What does this do? This gives us time. Both Mist and The Tunnel are about a man who falls in love with a woman. One's set in a sarcastic tone, one's set in a dark tone, but the same thing happens in both, which is that the man gets so involved and so obsessed with his woman that he begins to put her needs above his while the woman doesn't even give anything back. One of the men spends the book trying to kill himself and the other ends up killing the woman. 



         Kundera expresses the opinion, which holds pretty close to reality, that novels reflect the reality of society's situation at the time. Don Quixiote was about the dual nature of reality and a man's idealism. This was written when the Spanish Empire was thriving. You can choose any novel you want and you'll find something similar. The same goes for any manifesto, any essay, a damn piece of writing on the wall. 

Fucking writing on the wall.
         So, how does this reflect contemporary man's reality? We don't have to hunt, we don't fight each other, hell, it's hard to fight each other without breaking the law now, we don't have wars, at least in (most of) the Western World, we don't have tribes, we don't manage ourselves the same way that cavemen used to. And now we're supposed to be all politically correct because somebody will be offended, which is, pretty much just a whine. We have time. With time, and nothing to fix, nothing to keep our minds, we create our own problems, like the men in the novels who would do anything to please their women.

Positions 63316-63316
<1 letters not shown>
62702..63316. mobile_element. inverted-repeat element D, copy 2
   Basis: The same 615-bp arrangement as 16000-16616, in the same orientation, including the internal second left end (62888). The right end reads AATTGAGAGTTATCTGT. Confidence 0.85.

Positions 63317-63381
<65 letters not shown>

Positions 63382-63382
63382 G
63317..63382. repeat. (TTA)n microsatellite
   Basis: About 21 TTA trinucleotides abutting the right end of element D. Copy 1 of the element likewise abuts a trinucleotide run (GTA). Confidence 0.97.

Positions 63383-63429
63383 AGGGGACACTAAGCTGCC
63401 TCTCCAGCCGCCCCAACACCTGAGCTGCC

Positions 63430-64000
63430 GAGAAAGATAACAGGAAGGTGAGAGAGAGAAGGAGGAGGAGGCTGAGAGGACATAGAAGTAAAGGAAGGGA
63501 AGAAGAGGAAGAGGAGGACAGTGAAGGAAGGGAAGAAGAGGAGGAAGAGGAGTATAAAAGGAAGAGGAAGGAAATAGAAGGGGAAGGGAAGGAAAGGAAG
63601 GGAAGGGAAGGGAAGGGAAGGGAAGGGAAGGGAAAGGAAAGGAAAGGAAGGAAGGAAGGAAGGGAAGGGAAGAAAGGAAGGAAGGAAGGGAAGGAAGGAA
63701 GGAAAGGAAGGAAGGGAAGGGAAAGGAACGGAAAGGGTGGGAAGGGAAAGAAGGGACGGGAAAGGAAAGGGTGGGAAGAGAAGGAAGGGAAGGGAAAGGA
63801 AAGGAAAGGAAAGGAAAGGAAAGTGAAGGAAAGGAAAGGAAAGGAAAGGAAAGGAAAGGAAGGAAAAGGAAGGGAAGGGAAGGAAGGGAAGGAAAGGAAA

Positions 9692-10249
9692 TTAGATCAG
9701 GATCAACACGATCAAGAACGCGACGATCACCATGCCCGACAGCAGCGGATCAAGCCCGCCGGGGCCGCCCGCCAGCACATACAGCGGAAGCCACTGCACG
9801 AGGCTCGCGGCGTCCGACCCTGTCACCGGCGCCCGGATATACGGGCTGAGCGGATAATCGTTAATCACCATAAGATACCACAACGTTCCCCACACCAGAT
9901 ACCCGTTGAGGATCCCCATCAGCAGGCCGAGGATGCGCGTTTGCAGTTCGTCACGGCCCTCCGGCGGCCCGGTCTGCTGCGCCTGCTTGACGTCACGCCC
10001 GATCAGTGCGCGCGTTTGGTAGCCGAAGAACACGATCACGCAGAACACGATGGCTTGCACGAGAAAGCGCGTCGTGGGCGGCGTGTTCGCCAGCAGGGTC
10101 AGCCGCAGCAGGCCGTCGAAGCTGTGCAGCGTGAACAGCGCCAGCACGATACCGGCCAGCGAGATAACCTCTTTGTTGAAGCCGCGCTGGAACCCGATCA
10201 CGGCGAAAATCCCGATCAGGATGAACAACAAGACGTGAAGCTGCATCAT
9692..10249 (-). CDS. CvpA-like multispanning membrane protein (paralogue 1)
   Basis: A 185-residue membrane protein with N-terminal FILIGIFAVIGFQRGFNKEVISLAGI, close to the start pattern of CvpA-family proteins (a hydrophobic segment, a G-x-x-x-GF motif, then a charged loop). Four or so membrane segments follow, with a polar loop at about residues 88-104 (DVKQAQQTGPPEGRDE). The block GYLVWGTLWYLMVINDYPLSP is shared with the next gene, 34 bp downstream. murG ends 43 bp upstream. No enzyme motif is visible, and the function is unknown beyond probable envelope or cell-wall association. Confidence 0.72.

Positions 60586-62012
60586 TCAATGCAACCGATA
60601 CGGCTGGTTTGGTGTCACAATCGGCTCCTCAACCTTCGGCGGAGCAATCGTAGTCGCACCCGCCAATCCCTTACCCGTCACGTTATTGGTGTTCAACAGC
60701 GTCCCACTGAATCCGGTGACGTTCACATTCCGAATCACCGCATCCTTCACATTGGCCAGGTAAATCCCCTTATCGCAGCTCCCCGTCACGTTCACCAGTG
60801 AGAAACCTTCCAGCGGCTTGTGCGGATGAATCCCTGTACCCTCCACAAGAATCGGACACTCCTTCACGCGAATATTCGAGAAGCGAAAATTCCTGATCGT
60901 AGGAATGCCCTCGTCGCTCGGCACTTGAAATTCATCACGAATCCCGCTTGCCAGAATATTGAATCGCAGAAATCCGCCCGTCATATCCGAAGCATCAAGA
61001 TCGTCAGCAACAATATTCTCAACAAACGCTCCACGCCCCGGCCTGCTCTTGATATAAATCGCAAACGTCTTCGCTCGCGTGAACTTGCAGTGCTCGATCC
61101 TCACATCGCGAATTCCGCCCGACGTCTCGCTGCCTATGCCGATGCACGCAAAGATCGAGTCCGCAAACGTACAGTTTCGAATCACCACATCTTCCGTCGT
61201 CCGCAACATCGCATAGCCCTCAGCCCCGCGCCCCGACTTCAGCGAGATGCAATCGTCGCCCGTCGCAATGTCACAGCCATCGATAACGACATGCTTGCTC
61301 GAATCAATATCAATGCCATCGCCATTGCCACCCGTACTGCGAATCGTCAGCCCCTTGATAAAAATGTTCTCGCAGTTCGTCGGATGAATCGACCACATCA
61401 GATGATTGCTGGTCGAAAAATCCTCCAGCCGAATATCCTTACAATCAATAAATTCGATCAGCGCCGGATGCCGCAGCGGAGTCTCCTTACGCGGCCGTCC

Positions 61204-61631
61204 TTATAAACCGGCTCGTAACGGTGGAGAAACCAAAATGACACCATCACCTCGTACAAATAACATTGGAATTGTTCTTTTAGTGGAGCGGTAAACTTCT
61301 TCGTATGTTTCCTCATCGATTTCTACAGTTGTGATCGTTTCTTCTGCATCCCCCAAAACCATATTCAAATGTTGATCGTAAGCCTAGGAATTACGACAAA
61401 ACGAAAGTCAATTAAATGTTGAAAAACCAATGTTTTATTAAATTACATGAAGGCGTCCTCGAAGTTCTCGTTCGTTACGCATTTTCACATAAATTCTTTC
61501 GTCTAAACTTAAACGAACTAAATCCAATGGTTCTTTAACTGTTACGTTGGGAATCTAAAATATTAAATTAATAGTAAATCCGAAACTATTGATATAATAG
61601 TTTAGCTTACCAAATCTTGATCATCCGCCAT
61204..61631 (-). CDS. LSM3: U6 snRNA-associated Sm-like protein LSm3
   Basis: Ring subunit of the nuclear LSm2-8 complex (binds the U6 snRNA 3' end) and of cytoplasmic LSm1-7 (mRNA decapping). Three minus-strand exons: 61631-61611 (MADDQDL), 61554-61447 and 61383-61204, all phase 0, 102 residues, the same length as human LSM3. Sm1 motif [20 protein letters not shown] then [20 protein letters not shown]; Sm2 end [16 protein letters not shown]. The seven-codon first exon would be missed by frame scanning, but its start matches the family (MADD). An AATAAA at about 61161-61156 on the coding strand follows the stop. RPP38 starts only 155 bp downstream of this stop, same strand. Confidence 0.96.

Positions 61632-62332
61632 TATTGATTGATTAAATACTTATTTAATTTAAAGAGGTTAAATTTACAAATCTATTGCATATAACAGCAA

Another thing is the heavy influence that feminism has had on society. I respect what the movement stood for at first, but it has been transforming to such an extent that lead it to extremism, which is not good in any context. Although it's not just that. There's also the anti-bullying. It's all right, discrimination's something ugly and you're not going to just pester somebody because they're different, but you're not going to glorify things that will affect your health in the long run. There's fat acceptance, for example, which at first was meant to prevent people from discriminating on those who are overweight, obese, and all, but it's not an acceptable excuse to be fat, and for those who argue that being fat is healthy, a quick, superficial investigation should suffice to change your point of view. 

Modern man.
        But lo and behold, I'm treading too deep in just one point. There is a suppression of competition, and many see the ideal and instead of trying to reach it, they try to bring it down, like crabs in a bucket. The need to please others before pleasing yourself is only one of the many problems that men have created for themselves, as is apparent. Here we have a whole generation of males who have been told that they should be ashamed of being raw and crude with their way of being when, throughout thousands of years, it's worked out. Another example is that many men don't work out at all anymore. Intellectuals can claim that they work out their minds, but even the great Greek philosophers worked out and considered that everybody should be able to see the capacity of strength and power that their bodies have.